This is a post that relates to the Cleveland Weeds project.
In this post I am going to cover Wild Garlic
Click on image or here to enlarge
In BloomComing Soon
In SeedComing Soon
Latin Name: Allium vineale
Common Names: Wild Garlic, Ramps, Crow Garlic, Wild Onion (while this is commonly called ramps or wild onion, it is not actually either)
Conditions it likes: Fields, pastures and freshly disturbed soil. Sandy to somewhat loamy soil is where it grows best.
Spreading habits: Spread by bulbs, bulblets and seed.
Best way to eliminate it from your garden:
Organic: Dig up the clumps or single plants to ensure that the main bulb and it’s attached bulblets are removed from the ground. Pulling wild garlic out of the ground will only result in removing the main bulb and leaving the bulblets behind to grow next year. The plant is designed to do this.
At the very least, make sure that the wild onion does not go to seed by snipping the tops regularly. This will prevent flowering. Persistent shearing of the plant may result in reduced stores to the underground bulb. Less stores in the bulb means that it is less likely to survive the winter.
Non-Organic: Apply an herbicide in the early fall or early spring. Wild garlic is a tough plant and one application of any herbicide will not kill it. You will need to apply your chosen herbicide several times. Herbicides do not work well because the make-up of the leaf (thin, upright and waxy) does not make a good place for the herbicide of choice to stick to. To tell the truth, you are probably better off tackling this plant organically.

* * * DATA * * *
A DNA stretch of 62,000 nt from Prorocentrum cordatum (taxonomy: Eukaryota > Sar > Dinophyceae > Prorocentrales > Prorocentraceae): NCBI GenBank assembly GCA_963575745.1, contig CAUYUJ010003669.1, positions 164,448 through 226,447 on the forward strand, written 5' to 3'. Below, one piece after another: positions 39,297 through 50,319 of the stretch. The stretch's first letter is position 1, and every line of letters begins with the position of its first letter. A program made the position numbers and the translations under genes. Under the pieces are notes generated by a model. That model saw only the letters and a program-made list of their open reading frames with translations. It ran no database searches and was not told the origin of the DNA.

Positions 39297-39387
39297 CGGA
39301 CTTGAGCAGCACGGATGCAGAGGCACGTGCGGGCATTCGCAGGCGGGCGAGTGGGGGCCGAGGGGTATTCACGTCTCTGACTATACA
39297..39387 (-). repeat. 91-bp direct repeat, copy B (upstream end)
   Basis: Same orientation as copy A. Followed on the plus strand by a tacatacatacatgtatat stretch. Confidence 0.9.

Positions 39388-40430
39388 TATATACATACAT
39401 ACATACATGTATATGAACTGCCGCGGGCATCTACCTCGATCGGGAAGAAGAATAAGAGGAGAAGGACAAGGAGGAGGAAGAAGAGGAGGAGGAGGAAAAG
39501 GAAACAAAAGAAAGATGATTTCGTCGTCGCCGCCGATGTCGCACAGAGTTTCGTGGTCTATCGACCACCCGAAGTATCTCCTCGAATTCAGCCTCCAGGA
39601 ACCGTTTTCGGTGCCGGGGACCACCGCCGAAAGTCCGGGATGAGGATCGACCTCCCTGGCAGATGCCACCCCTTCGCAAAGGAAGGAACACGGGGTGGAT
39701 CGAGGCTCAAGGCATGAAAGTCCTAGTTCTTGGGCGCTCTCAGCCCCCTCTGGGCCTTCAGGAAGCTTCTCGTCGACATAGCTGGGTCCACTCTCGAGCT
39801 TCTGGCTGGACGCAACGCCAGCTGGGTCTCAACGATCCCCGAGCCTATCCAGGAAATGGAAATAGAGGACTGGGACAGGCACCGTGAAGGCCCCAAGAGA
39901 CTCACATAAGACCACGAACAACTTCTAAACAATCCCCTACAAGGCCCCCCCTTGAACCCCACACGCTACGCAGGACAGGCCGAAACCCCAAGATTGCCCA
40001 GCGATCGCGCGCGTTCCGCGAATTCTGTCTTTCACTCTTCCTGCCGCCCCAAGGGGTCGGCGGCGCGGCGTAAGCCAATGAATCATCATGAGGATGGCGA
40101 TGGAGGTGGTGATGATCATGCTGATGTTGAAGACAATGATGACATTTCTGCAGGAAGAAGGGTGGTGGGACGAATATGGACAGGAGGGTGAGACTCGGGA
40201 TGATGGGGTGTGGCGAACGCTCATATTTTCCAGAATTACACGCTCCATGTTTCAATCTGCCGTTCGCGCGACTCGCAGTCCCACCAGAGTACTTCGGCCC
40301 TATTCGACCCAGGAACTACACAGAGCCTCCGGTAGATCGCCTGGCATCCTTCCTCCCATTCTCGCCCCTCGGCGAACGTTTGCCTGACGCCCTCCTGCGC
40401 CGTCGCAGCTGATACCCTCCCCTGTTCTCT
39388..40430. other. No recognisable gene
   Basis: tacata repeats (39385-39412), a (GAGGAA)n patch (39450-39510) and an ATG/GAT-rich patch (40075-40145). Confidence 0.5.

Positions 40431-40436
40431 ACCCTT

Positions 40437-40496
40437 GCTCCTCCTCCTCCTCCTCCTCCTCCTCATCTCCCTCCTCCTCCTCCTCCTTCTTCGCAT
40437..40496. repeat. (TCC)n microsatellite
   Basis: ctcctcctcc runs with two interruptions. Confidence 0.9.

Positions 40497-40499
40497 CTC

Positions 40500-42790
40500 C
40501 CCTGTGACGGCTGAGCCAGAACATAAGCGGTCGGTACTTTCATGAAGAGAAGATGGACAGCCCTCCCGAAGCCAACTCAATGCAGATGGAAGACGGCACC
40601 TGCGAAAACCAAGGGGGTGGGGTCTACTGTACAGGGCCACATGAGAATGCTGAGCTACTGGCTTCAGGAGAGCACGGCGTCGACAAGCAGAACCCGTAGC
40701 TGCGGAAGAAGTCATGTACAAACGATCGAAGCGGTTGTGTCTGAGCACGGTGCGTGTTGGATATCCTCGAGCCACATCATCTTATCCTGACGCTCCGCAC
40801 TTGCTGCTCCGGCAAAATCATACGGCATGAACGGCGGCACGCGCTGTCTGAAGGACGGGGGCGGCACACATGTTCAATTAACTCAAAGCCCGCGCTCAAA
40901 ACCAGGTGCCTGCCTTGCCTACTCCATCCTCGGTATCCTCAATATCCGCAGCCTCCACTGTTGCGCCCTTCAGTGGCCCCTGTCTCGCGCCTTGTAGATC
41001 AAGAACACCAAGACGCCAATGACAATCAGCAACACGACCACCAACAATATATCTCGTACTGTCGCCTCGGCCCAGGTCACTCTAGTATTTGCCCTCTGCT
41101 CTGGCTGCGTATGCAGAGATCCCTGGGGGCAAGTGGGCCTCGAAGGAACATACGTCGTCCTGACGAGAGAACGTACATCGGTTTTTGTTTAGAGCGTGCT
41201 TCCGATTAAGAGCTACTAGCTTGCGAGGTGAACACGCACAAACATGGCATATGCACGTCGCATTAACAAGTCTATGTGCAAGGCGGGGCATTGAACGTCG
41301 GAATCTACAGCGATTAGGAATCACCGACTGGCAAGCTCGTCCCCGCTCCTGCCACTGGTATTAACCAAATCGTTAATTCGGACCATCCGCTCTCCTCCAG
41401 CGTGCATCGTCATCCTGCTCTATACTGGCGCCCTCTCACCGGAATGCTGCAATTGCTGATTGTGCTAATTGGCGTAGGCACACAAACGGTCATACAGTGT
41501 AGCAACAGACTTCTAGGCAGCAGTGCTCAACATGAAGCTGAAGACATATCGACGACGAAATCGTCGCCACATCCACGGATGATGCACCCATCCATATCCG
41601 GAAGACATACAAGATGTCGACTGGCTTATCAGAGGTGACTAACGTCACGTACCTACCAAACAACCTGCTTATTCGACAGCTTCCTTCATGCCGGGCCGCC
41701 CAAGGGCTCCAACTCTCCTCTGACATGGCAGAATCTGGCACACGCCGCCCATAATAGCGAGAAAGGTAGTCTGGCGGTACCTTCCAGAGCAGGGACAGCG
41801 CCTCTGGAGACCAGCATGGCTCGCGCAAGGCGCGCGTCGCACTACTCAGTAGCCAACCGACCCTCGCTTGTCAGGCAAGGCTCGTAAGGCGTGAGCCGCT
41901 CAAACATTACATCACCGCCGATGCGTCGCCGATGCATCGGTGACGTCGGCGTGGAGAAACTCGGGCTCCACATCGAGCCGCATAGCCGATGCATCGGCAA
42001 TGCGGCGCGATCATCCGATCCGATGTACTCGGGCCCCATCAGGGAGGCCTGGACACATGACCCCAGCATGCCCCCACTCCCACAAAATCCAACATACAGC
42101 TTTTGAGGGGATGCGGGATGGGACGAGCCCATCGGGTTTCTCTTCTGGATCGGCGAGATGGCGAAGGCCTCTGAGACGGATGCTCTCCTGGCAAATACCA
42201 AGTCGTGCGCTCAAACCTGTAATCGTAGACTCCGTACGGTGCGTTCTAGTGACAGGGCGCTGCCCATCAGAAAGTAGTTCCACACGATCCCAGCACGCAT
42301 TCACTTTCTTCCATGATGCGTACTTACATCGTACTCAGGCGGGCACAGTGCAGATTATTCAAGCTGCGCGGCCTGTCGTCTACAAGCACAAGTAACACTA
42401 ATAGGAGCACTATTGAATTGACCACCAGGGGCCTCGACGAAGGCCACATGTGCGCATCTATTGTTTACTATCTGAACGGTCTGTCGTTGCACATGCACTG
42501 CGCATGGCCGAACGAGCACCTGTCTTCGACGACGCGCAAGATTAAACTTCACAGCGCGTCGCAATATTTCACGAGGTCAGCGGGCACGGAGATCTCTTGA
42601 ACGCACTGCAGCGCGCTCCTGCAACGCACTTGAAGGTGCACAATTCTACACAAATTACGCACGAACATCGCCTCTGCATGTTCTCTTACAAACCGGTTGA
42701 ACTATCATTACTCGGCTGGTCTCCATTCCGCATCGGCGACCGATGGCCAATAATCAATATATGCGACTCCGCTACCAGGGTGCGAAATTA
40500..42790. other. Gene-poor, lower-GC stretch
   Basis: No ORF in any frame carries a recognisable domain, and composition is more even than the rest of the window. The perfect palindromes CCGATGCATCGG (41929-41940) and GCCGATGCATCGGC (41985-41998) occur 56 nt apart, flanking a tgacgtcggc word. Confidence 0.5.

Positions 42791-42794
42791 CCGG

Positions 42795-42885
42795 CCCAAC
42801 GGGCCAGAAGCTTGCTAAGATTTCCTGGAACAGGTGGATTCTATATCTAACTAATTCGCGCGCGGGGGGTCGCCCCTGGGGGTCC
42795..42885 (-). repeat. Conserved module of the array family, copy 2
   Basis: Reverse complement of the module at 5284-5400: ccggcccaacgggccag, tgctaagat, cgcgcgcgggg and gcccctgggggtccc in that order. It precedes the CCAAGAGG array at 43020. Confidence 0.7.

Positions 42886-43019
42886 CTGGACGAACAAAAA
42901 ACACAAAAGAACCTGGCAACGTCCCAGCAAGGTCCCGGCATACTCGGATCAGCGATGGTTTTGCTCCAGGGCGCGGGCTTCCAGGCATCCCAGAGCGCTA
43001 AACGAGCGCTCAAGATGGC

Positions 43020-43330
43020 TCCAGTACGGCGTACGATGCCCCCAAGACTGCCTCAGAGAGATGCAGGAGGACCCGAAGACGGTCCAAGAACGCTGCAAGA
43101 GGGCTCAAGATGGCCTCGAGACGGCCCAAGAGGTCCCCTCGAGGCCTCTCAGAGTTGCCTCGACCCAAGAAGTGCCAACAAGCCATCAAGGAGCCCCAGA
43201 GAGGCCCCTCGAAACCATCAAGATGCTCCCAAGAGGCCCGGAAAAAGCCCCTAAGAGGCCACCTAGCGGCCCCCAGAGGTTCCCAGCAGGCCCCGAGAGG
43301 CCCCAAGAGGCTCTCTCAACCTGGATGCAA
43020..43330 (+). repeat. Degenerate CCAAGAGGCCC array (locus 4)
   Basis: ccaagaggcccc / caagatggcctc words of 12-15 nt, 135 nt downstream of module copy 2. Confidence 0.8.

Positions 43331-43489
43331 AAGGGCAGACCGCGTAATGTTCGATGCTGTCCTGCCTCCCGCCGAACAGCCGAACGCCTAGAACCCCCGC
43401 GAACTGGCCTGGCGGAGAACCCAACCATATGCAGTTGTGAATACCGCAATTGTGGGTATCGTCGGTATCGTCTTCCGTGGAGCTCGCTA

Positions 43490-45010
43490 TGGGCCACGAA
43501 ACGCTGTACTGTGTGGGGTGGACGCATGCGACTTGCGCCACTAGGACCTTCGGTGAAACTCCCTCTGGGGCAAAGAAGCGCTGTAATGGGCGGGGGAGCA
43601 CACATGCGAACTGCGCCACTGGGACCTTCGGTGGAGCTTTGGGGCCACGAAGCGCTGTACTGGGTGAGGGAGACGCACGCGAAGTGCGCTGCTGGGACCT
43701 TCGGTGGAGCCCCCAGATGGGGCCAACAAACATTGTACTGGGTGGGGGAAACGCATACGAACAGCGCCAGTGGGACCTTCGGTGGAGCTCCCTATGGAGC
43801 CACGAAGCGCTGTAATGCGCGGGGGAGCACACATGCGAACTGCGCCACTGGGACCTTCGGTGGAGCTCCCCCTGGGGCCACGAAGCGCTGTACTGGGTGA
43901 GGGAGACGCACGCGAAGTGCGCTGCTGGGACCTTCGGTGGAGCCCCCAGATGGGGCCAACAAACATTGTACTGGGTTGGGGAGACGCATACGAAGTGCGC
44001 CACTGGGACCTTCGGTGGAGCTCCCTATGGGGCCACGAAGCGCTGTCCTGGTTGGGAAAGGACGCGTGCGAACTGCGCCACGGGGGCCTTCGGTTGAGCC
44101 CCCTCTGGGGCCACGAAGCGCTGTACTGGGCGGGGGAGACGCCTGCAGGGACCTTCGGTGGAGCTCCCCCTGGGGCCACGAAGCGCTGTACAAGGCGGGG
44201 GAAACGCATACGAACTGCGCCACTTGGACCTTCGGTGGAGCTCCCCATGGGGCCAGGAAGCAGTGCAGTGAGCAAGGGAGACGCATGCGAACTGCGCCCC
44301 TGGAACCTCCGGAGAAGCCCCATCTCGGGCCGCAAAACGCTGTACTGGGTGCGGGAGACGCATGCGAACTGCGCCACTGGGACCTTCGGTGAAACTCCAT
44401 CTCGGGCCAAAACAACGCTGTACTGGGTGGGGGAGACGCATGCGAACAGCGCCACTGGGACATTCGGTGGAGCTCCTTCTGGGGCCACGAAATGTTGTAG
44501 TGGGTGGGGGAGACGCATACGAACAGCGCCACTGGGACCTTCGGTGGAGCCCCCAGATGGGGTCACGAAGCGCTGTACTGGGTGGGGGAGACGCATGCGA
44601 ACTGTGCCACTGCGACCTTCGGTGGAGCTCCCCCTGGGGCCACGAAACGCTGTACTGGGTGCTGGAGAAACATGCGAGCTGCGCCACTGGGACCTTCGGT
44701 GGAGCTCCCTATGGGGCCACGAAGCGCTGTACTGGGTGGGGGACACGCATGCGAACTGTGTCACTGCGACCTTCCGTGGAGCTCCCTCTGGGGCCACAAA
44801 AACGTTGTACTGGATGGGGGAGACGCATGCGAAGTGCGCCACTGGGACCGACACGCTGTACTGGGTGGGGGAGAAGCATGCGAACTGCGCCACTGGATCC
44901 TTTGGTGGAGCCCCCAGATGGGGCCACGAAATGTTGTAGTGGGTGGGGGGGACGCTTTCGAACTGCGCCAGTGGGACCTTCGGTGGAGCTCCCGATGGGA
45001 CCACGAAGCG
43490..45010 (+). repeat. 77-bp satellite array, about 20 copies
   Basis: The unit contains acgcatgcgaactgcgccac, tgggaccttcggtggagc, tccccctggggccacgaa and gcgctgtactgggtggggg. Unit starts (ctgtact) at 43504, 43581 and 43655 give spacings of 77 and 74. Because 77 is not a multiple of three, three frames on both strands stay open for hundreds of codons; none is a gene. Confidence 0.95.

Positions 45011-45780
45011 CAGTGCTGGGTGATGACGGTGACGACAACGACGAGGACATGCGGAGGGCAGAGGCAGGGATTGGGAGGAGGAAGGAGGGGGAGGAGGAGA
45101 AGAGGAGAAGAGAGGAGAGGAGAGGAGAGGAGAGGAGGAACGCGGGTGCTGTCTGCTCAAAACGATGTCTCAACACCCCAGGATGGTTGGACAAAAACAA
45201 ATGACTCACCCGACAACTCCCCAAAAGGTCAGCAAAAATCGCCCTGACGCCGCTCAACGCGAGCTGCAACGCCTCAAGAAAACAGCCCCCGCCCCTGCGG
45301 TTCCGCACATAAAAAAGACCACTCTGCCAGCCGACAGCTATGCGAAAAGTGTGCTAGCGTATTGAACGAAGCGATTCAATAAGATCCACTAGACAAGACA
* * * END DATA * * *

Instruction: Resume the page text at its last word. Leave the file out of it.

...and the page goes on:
Notes of interest: Wild Garlic can be poisonous to some animals, especially dogs, if consumed in large quantities. But it is a garlic substitute in the kitchen. Wild garlic in the garden can interfere with the growth of peas and other legumes. It is also used as an insect repellent, if you don’t mind smelling like garlic. Medicinally, it has the same health benefits as real garlic.
This gardener’s rating of this weed: I have struggled for 5 years to get this out of my yard by digging. I do see a decrease but it is still a problem. I rank this as a Dennis the Menace plant. Mostly harmless but something I just wish would go away.